posted friday 5 february 2010..........................................................................................................................................................................................................
i'm a bit of an unsociable sort of a chap. i know that comes across all wrong, because i'm not one to ignore people or go out of my way to be uncivil to anyone, but social gatherings are generally not my thing. i can't quite pin down why that is, but i think much of it has to do with dislike of fuss, and in any walk of life, a distrust of what joni mitchell referred to as the star maker machinery. not that i figure the latter is likely to impinge upon my own walk of life, but there seems something fundamentally wrong with making a celebrity out of someone who initially had a dream to be a professional cyclist rather than an object of adulation.
my own moment of stupidity and ineptitude came during the tour of britain criterium in george square, glasgow. in a fruitless search for a better position at which to take photographs, i came upon kristian house, then riding for recycling.co.uk, sitting on a step down one of the streets leading off the square. i could, of course, have continued on my merry way; kristian didn't (and doesn't) have the faintest idea who i am, yet i felt compelled to utter some gratuitous platitude regarding his most recent victory. it made me feel like an idiot that i couldn't come up with something far more journalistic, humorous or indeed, salient.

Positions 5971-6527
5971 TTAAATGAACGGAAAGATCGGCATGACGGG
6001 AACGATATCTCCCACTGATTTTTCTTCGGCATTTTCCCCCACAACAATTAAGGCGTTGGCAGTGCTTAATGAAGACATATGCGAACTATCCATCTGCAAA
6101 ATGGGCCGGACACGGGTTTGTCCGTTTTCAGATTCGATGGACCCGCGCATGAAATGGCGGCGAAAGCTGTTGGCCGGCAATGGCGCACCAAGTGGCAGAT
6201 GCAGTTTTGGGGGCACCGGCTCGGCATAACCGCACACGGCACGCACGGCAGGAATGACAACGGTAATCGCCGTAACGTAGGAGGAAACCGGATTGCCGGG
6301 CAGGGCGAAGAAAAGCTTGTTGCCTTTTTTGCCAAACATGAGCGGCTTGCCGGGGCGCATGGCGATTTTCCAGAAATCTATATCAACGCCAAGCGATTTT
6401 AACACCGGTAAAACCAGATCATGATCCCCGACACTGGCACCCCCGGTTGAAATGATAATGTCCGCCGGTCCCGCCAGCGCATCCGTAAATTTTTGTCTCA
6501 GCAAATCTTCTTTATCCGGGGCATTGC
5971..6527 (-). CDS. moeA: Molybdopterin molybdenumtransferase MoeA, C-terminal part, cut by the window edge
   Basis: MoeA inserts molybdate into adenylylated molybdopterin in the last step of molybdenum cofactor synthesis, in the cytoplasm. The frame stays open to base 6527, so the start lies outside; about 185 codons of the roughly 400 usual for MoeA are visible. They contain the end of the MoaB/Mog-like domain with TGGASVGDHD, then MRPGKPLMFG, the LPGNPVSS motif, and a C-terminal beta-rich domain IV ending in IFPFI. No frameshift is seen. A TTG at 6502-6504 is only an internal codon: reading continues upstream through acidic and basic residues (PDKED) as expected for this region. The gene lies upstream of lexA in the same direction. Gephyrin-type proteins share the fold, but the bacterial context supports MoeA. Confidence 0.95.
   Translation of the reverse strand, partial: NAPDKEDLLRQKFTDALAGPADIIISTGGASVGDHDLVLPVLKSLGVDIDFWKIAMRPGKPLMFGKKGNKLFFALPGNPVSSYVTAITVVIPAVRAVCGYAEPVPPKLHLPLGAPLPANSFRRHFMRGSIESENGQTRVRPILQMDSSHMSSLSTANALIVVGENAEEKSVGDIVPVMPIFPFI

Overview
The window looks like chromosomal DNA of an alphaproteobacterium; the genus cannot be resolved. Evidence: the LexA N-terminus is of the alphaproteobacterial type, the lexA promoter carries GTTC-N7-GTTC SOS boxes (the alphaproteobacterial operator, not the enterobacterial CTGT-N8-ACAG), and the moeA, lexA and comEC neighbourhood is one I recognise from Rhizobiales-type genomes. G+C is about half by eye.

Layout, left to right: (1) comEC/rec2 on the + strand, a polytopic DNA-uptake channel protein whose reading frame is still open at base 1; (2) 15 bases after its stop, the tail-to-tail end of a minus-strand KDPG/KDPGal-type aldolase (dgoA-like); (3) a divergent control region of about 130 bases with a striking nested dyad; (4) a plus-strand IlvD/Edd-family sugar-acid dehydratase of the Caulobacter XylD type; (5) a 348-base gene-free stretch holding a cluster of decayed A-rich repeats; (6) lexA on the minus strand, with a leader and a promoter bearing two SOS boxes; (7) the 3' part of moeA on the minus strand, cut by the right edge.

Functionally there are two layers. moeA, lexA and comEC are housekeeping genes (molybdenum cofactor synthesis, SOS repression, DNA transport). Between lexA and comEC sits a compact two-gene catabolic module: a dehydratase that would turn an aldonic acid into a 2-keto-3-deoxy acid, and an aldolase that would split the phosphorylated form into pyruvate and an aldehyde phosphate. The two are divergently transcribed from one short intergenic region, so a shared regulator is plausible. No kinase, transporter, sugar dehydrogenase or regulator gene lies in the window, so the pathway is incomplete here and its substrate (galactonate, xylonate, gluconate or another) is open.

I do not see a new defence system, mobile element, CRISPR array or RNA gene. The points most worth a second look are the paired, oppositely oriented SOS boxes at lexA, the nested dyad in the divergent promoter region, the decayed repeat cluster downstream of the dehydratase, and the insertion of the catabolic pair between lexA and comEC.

however, there was no-one within earshot, and thus the incident passed without audience. and i doubt very much that kristian deemed it worthy of mention. fast forward to last july, and i accepted an invitation to rapha's fifth birthday party, and guess who i met? yes, now riding for rapha condor, and current british road champion, kristian house. this time i was properly introduced by simon mottram, but i'd be very surprised if mr house has since found himself in the company of his peers and said 'yes, what was the name of that impressionable washingmachinepost guy i met at rapha?